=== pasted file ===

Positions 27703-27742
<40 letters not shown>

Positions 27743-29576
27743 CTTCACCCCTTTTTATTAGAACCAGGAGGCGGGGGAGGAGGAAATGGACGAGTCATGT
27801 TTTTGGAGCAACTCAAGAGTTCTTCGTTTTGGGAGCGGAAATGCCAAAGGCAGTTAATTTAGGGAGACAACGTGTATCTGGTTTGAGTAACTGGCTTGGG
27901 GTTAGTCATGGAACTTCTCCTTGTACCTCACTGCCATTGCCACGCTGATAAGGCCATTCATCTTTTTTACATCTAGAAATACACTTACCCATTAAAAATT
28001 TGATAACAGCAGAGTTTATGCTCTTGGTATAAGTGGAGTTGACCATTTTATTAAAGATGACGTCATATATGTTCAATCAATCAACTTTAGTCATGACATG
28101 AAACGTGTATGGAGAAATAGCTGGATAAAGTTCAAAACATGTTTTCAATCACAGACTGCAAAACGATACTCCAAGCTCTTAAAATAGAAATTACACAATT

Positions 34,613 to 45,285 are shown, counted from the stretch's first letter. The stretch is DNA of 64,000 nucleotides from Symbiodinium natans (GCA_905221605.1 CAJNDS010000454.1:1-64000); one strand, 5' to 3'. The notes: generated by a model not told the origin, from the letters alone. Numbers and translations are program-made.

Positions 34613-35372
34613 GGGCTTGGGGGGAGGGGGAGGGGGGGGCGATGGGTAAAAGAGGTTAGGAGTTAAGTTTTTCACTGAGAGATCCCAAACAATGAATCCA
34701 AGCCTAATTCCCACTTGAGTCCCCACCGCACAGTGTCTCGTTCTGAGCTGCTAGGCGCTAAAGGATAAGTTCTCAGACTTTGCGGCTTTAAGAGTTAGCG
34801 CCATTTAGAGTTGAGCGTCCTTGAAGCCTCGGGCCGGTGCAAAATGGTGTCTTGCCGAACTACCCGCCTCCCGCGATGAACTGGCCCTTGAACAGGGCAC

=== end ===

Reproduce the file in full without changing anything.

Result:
Positions 27703-27742
<40 letters not shown>

Positions 27743-29576
27743 CTTCACCCCTTTTTATTAGAACCAGGAGGCGGGGGAGGAGGAAATGGACGAGTCATGT
27801 TTTTGGAGCAACTCAAGAGTTCTTCGTTTTGGGAGCGGAAATGCCAAAGGCAGTTAATTTAGGGAGACAACGTGTATCTGGTTTGAGTAACTGGCTTGGG
27901 GTTAGTCATGGAACTTCTCCTTGTACCTCACTGCCATTGCCACGCTGATAAGGCCATTCATCTTTTTTACATCTAGAAATACACTTACCCATTAAAAATT
28001 TGATAACAGCAGAGTTTATGCTCTTGGTATAAGTGGAGTTGACCATTTTATTAAAGATGACGTCATATATGTTCAATCAATCAACTTTAGTCATGACATG
28101 AAACGTGTATGGAGAAATAGCTGGATAAAGTTCAAAACATGTTTTCAATCACAGACTGCAAAACGATACTCCAAGCTCTTAAAATAGAAATTACACAATT

Positions 34,613 to 45,285 are shown, counted from the stretch's first letter. The stretch is DNA of 64,000 nucleotides from Symbiodinium natans (GCA_905221605.1 CAJNDS010000454.1:1-64000); one strand, 5' to 3'. The notes: generated by a model not told the origin, from the letters alone. Numbers and translations are program-made.

Positions 34613-35372
34613 GGGCTTGGGGGGAGGGGGAGGGGGGGGCGATGGGTAAAAGAGGTTAGGAGTTAAGTTTTTCACTGAGAGATCCCAAACAATGAATCCA
34701 AGCCTAATTCCCACTTGAGTCCCCACCGCACAGTGTCTCGTTCTGAGCTGCTAGGCGCTAAAGGATAAGTTCTCAGACTTTGCGGCTTTAAGAGTTAGCG
34801 CCATTTAGAGTTGAGCGTCCTTGAAGCCTCGGGCCGGTGCAAAATGGTGTCTTGCCGAACTACCCGCCTCCCGCGATGAACTGGCCCTTGAACAGGGCAC